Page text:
Penn State tight end Kyle Carter (87) is tackled by Illinois defensive back Earnest Thomas (9) as Carter catches a pass in the end zone in overtime for the winning touchdown in an NCAA college football game against Illinois.
By Mark Dent / Pittsburgh Post-Gazette
UNIVERSITY PARK, Pa. -- Tight end Kyle Carter either wouldn't or couldn't leave. It was Saturday after his touchdown reception in overtime lifted Penn State to victory against Illinois, and he lingered in the media room, at first surrounded by people asking him questions, then staying once the crowd dispersed, like he needed to get some things off his chest.
Carter always has been one of the most honest and outgoing players on Penn State's roster. Even after losses, he has shared insights and perspective; few of his teammates do so. The same goes for his self-evaluations. He admits that this season hasn't played out the way he envisioned.
"I expected to have a really good season this year," Carter said, "and it's just been tough for me."
The series of unfortunate events that have befallen Carter since a year ago are well-known.
Against Nebraska, a defensive back fell on his right wrist, dislocating and tearing ligaments and Carter had surgery a few days later, the injury setting him back for months. In the winter, he progressed from catching tennis balls to using his left hand only to working back into shape by spring practice, albeit not enough to participate in contact drills.
Thinking in hindsight about Carter's rehabilitation, coach Bill O'Brien said the tight end never got into ideal shape in the spring or summer. When the first game rolled around, he still wasn't up to the standards he set a year ago when he gained 453 receiving yards.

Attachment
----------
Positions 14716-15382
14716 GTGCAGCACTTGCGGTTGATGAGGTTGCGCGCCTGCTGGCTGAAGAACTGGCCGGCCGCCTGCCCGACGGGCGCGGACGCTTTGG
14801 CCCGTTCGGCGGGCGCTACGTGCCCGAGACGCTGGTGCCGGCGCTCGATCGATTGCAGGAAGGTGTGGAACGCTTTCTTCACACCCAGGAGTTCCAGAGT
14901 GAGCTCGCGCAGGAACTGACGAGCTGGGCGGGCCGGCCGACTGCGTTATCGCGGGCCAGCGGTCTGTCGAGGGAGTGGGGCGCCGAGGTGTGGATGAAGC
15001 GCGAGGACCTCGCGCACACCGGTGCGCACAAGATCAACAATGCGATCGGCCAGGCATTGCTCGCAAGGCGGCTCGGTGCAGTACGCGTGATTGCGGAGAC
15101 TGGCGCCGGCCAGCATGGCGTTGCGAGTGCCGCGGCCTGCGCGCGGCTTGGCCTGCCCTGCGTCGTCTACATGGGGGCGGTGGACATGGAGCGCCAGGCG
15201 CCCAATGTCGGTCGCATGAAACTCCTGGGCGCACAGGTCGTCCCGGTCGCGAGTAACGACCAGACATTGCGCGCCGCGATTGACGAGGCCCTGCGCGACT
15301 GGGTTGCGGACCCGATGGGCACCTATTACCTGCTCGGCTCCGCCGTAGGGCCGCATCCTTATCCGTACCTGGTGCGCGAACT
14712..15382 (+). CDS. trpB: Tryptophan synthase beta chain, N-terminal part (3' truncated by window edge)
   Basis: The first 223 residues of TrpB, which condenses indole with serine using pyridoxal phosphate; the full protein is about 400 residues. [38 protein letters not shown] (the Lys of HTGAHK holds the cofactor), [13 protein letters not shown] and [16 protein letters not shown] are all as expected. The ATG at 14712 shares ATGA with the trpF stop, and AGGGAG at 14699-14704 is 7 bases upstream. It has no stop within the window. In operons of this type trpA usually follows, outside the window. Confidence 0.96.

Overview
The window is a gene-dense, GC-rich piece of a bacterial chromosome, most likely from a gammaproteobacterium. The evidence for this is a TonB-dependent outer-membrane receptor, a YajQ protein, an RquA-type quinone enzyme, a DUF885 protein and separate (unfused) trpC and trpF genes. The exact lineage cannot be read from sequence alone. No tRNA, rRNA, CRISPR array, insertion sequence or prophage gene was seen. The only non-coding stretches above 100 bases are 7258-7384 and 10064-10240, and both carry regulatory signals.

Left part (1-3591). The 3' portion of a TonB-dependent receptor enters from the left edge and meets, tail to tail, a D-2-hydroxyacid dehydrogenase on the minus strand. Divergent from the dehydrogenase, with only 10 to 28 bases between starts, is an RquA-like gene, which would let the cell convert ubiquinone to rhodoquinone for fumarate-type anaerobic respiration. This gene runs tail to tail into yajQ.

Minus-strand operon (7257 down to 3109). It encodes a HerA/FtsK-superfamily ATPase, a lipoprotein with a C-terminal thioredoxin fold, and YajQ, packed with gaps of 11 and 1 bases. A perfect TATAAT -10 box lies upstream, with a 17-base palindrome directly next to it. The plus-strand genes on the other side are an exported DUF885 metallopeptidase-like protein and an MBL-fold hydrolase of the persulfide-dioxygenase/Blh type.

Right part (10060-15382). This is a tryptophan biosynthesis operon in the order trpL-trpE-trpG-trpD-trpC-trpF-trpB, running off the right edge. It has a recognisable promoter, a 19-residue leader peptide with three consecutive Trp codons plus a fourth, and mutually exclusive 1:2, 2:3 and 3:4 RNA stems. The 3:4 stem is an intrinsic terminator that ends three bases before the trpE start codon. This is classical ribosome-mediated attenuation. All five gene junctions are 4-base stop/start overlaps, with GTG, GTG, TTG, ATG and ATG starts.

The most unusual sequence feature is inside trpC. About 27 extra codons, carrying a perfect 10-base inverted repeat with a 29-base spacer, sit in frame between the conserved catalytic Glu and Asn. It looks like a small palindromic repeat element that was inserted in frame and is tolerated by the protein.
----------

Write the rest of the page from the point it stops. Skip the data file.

Then, more bad luck followed: A Syracuse player fell on Carter's arm in the opener, injuring his elbow.
Asked for specifics about the injury Saturday, Carter bristled, only saying it limited his blocking for a couple of games. The memory is one he wants to forget.
His touchdown catch Saturday was his only catch of the game. This season, Carter has 14 receptions for 186 yards.
For the sake of perspective, Carter had surpassed that output after the first four games in 2012.
With him not at full strength for part of this year and Matt Lehman out since the first game, Penn State's tight ends have produced significantly less than 2012, combining for 39 receptions, putting them on pace for 58 by the end of this season.
Last year, the Nittany Lions' tight ends combined for 83 catches.
Such a drop-off was not expected. At the beginning of the year, tight ends like Lehman and Carter had said the tight ends' roles this year were going to be more complex now that O'Brien had been around for a full season.
"We've tried all year to get them involved, whether it's poor throws or maybe not great route running or some drops, whatever," O'Brien said Saturday. "The tight ends will always be a big part of what we do at Penn State."
OBrien also said after the win against Illinois that he thinks there's still plenty of time left in this season.
Though the first eight games haven't been particularly good for Carter, he realizes that if he converts his opportunities and the team wins, good things will happen.
"Everybody that catches the ball gets a little frustrated," he said.
"But, as long as you're winning games and your friends are doing their thing, I'm definitely happy."
Mark Dent: email@example.com, 412-439-3791 and Twitter @mdent05.
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